The dispute over a sewage treatment plant bubbled over again Tuesday during the Bay County Commission meeting.
The county and the City of Callaway have been blaming each other over a bad smell coming from the plant, but the two sides may be turning a corner on the problem.
The smell created by the wastewater treatment facility at Veterans Park in Callaway has frustrated residents for ten years.
Callaway Mayor Thomas Abbott says, "In the eight years that I've been on the board, rarely does a board meeting go by, that someone doesn't say, 'Has there been any improvement?'"
Six weeks ago, that occasional nuisance became a big concern after Mayor Abbott received a letter from the county saying the hydrogen-sulfide based odor is actually harmful.
Callaway Resident Dalton Richter explains, "It smells like sewer, like a busted sewer line or something of that nature, raw eggs, or feces I guess you could say."
The AWT facility is jointly owned by Bay County, Callaway, Springifeld, and Parker.
Callaway city officials say there's a faulty odor scrubber system and filter on the county-owned section of the sewage line.
But the County Officials say Callaway isn't using the proper chemicals to treat the sewage upstream.
Bay County Commissioner Bill Dozier says, "What they want to do is point the finger at us like we're not taking care of business when it's actually the city of Callaway. I have family that lives there and friends who live there and I think that the government, the leadership in Callaway has done them a disservice by allowing this to take place like they have."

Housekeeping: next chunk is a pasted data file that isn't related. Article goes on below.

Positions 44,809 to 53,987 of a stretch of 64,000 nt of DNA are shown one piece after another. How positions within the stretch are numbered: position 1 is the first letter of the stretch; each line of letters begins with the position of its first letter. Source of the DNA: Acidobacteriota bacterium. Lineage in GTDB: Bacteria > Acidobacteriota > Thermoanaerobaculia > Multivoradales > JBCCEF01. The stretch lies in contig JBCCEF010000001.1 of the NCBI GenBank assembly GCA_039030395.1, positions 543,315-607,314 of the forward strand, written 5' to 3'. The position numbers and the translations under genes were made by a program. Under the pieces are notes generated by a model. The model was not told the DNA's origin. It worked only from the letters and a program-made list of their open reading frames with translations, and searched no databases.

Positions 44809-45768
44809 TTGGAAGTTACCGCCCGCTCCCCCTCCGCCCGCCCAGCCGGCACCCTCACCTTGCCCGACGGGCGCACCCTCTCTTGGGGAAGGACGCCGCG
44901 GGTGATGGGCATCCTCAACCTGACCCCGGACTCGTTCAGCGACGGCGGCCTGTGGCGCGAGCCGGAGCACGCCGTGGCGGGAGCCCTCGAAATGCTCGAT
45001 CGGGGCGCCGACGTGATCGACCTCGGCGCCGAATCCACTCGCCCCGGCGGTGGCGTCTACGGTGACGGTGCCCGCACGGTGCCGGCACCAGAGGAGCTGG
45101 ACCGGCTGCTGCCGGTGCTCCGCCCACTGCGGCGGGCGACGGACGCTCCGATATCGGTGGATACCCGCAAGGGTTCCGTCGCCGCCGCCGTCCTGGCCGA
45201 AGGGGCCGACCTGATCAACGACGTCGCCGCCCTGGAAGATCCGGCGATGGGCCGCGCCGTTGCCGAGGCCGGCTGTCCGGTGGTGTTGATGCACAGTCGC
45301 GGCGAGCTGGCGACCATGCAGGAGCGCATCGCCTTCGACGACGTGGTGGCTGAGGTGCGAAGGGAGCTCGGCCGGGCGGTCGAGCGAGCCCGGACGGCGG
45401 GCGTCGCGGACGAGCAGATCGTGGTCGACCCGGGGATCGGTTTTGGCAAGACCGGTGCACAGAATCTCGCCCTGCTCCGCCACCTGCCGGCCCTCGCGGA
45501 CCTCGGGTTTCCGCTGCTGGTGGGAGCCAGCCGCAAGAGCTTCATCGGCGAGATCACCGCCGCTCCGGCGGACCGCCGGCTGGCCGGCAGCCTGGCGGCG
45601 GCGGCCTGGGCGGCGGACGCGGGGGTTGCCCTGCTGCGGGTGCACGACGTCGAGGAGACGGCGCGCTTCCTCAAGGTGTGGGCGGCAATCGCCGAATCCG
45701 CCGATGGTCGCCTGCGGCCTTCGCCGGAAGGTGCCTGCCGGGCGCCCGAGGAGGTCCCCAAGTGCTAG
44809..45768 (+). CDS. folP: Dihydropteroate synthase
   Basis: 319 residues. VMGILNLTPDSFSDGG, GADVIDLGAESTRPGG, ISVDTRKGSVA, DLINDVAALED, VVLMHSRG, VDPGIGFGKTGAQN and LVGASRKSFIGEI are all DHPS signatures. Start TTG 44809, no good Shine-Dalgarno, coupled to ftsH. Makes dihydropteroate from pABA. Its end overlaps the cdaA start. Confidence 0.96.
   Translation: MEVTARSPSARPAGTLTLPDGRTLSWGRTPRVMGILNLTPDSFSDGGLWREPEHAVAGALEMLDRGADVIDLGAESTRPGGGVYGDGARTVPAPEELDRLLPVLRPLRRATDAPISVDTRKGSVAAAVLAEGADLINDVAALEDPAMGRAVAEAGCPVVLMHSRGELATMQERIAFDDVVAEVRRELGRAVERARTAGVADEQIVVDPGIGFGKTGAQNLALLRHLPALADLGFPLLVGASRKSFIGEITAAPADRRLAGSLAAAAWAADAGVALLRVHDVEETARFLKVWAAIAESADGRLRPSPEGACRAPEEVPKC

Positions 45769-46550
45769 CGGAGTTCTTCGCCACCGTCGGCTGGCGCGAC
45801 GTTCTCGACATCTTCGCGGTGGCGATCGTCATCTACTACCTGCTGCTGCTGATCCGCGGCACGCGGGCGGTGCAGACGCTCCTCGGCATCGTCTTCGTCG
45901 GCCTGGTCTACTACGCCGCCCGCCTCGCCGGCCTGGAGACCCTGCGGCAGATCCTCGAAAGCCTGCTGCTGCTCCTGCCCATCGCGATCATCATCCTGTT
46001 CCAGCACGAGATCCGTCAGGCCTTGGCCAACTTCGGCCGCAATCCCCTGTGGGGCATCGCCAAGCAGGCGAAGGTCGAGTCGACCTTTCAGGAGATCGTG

Mayor Abbott says, "I have a lot of respect for bill dozier but I don't think that's helpful. I'm not saying they haven't made efforts, they have but we haven't solved it yet, and I think I would be doing a disservice to the citizens of the city, with all due respect to Bill Dozier if I said, 'Thank you county, you guys have solved this problem.'"
Despite Dozier's comments Tuesday, Commissioner Guy Tunnell says county staff members are now working with Callaway staff to find a cost effective solution, and he says they've come up with several options they'll be exploring.
One of the trial solutions will be pouring caustic soda into the water supply upstream.